Israel will attempt to pursue a dialogue with Islamic factions in Egypt.
According to the Hebrew-language Maariv, Israel's Foreign Ministry has instructed Ambassador Jacob Amity to seek talks with Egypt's Muslim Brotherhood and Salafi parties.
The initiative, proposed by former Ambassador to Egypt Yitzhak Levanon, was previously rejected by the Foreign Ministry. However, the Islamists' strong showing in Egypt's elections has apparently forced senior officials to reconsider.
The Muslim Brotherhood is set to win a landslide victory in Egypt's first free parliament in decades. The more hard-line Islamist al-Nour Party has come second in the voting so far.
The strong polling of the Brotherhood and al-Nour, which promotes a strict interpretation of Islamic law, has raised the prospect of a chamber dominated by Islamists. It has also raised concerns about Cairo's ties to Washington and peace with Israel.
Some analysts believe, however, that the Muslim Brotherhood could seek to build a coalition with secular groups.
Such a move would reassure Washington, which has frozen billions in promised aid contingent on Cairo transitioning to a civilian government that protects human rights and upholds the 1979 Egypt-Israel Peace Accords.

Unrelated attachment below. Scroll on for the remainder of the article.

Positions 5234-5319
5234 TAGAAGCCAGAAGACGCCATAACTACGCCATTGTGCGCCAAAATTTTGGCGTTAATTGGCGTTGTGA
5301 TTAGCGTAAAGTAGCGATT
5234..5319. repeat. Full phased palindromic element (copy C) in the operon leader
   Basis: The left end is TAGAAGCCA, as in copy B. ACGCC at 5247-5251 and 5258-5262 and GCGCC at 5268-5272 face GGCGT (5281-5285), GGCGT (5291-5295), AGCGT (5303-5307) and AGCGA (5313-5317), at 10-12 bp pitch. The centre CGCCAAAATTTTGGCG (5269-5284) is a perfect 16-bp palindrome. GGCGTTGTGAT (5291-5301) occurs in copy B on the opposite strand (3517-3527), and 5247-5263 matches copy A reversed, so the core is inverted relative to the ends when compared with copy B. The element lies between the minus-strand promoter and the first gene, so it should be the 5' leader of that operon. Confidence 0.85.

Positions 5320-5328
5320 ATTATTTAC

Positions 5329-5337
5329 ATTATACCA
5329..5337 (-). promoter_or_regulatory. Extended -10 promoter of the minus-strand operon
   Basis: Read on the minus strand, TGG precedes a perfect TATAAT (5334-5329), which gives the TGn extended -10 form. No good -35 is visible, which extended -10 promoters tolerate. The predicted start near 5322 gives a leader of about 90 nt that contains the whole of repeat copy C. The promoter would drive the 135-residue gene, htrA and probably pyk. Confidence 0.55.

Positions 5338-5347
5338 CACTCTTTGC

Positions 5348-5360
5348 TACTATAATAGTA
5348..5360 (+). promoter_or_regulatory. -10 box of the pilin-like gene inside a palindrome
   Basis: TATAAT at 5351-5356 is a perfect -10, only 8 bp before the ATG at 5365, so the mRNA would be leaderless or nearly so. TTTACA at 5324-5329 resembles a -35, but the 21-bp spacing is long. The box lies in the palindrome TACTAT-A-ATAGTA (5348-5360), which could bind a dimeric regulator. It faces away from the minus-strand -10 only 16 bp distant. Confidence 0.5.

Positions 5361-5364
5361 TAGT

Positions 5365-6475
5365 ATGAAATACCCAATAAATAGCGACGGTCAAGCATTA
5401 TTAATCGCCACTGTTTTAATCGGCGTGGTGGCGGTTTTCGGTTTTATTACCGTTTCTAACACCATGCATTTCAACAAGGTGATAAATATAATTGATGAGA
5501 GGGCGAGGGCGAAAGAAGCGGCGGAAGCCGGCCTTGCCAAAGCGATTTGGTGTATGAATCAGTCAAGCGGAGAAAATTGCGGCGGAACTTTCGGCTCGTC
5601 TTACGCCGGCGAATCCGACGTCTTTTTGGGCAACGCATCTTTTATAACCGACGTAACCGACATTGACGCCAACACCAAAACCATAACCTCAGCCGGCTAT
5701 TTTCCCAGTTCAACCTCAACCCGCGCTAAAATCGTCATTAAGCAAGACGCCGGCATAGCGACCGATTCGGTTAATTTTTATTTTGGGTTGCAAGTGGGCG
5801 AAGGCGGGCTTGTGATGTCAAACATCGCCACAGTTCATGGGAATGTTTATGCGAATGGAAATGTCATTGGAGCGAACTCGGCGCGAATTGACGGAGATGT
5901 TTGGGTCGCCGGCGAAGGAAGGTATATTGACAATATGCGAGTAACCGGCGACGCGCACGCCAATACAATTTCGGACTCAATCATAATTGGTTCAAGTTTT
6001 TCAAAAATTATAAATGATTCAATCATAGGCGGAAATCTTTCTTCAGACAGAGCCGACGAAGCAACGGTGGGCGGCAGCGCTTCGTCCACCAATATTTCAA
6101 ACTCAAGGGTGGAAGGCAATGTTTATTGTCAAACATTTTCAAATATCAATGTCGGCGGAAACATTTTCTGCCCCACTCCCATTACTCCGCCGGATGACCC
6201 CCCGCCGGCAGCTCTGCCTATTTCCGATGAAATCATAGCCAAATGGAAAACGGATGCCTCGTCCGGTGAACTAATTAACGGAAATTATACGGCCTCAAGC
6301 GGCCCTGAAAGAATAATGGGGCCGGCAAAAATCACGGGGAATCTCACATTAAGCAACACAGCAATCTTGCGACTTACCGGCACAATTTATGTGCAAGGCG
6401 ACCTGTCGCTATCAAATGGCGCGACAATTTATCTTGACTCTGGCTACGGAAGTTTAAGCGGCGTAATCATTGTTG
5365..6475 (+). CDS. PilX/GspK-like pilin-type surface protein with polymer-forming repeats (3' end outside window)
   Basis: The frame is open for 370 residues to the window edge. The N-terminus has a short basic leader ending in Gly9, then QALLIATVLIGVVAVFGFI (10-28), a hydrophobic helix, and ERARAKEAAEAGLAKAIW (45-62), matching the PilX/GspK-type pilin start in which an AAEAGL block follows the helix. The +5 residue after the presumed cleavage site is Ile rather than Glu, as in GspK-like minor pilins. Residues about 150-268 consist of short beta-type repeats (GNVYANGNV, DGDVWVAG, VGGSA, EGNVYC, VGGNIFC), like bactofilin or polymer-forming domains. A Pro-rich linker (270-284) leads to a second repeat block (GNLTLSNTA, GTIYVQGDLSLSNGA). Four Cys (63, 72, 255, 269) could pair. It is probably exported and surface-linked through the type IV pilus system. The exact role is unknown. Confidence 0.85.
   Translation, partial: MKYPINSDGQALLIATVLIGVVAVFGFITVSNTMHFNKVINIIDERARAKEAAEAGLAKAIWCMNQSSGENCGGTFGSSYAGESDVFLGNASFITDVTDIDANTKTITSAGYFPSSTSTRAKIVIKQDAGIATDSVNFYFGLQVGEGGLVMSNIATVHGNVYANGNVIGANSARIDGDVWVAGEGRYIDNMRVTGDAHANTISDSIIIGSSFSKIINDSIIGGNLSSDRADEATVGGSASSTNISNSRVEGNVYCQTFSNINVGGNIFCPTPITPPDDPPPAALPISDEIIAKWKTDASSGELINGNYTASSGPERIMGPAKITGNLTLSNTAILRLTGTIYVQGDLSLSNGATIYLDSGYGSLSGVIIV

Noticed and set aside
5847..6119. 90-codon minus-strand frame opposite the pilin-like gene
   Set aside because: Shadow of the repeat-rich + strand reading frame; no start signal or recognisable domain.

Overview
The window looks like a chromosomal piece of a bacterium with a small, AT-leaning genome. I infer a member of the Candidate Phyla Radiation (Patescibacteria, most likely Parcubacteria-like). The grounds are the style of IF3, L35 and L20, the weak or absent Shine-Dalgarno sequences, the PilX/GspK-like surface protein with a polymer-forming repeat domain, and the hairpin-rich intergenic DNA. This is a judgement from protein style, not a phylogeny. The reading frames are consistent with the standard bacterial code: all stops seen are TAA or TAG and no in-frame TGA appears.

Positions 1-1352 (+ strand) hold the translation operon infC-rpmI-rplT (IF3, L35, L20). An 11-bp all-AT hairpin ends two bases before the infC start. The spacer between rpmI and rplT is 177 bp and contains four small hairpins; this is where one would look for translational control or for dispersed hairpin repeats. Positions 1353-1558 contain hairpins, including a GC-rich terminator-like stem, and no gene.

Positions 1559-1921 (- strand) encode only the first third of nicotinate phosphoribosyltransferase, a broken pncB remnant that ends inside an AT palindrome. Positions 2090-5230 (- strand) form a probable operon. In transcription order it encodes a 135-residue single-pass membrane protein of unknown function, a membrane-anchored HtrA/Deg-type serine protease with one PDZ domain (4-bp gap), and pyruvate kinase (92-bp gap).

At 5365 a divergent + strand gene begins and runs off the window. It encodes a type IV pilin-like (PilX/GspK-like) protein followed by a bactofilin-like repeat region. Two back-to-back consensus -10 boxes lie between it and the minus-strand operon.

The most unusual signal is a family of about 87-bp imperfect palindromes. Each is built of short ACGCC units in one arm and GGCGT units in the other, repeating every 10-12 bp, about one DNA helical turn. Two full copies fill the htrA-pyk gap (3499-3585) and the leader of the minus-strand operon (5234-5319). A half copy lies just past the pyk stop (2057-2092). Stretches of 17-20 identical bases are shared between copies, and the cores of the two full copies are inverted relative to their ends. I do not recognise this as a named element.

While both the Brotherhood and al-Nour have advocated the imposition of Sharia law and hinted at abrogating or altering Egypt's accord with Israel. But both parties have proven pragmatic when economic matters are considered.
Egypt is desperately in need of funds as its economy spirals and the country hemorrhages cash. Cairo has burned through over half of its foreign currency reserves in the past year and has shown a net loss of 9 billion. Unless the Islamists can set the economy right they will be saddled with the nightmare of national insolvency.
In such an environment Washington's desire for a status quo with Israel and a West-leaning government in Cairo is likely to prove decisive with the Brotherhood and al-Nour despite their public position on talks with Israel and altering the treaty.
The staggered lowe- house election concludes with a run-off vote on Jan. 10 and 11, with final results expected on Jan. 13. Voting for the upper house will be held in January and February.